Prime Minister Prayut Chan-o-cha has ordered an investigation into the alleged involvement of senior Thai authorities in the Rolls-Royce bribery scandal, government spokesman Sansern Kaewkamnerd said on Saturday.
The government was not turning a blind eye to the issue and the investigation would find and punish wrongdoers, Lt Gen Sansern said.
"Old corrupt people must disappear, there must not be a new case, and corruption will not have a chance in any field," the government spokesman said.
He also said that a survey by the University of the Thai Chamber of Commerce found that corruption in the country was at its lowest level in the country in six years.
Gen Sansern said he did not think the revelations of corruption involving jet engine procurement by Thai Airways International (THAI) would have an impact on the country's standing in a closely watched corruption report by Transparency International later this month.
For one thing, the surveys to compile the annual ranking have already been completed. Gen Sansern also noted that British documents relating to the Rolls-Royce scandal indicate the last instance of dodgy procurement took place in 2005.
Transparency International ranked Thailand 76th out of 168 countries in the Corruption Perceptions Index in 2015, an improvement from 85th out of 175 countries in 2014. The higher the ranking, the worse the corruption.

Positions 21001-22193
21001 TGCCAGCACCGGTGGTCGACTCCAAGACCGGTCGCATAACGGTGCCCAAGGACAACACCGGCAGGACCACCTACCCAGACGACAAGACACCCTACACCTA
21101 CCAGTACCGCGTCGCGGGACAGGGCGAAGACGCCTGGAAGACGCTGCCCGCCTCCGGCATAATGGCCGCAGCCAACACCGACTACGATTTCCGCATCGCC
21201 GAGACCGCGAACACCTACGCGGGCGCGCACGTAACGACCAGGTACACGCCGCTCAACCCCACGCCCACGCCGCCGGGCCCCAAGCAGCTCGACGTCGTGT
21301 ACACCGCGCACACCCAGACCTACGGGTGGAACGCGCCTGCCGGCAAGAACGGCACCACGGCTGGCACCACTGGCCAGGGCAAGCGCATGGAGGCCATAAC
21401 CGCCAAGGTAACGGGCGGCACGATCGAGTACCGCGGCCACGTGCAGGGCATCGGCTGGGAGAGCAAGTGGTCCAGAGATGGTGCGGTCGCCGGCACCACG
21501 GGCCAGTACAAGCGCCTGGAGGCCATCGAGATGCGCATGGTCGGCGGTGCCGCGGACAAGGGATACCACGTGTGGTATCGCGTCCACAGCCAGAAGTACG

The order from the prime minister was a response to calls for an investigation from the THAI labour union and the Anti-Corruption Organisation of Thailand (ACT).
The National Anti-Corruption Commission and the State Enterprise Policy Office will also investigate the matter.
The UK Serious Fraud Office (SFO) revealed this week that Rolls-Royce engaged in corruption or failed to prevent bribery in seven countries: Indonesia, Thailand, India, Russia, Nigeria, China and Malaysia.
The bribery case in Thailand involved the purchase of Trent 800 engines for Boeing 777 aircraft used by THAI during three periods between 1991 and 2005.
THAI management is investigating the cases, while PTT Plc has also begun an investigation into allegations of bribery by Rolls-Royce.
The state majority-owned oil and gas company is among a number of entities mentioned in a different Foreign Corrupt Practices Act case filed by the US Justice Department. The US documents allege that Rolls-Royce paid $11 million in "corrupt commission payments" between 2003 and 2013 to secure contract awards from PTT and subsidiary PTTEP for equipment and parts.
In the THAI case, a source at the national carrier said British authorities did not identify who was involved in the bribery, but only specified the periods in which the bribery took place. The SFO document appears to point to people at the national carrier as well as someone with air force connections.
According to a statement prepared in a British court, the scandal involved US$36.38 million (1.28 billion baht) in payments to "regional intermediaries".
Some of the money was for individuals who were "agents of the state of Thailand and employees of Thai Airways".
The source said the acquisition process involved people with decision-making powers, ranging from government ministers to board members and executives.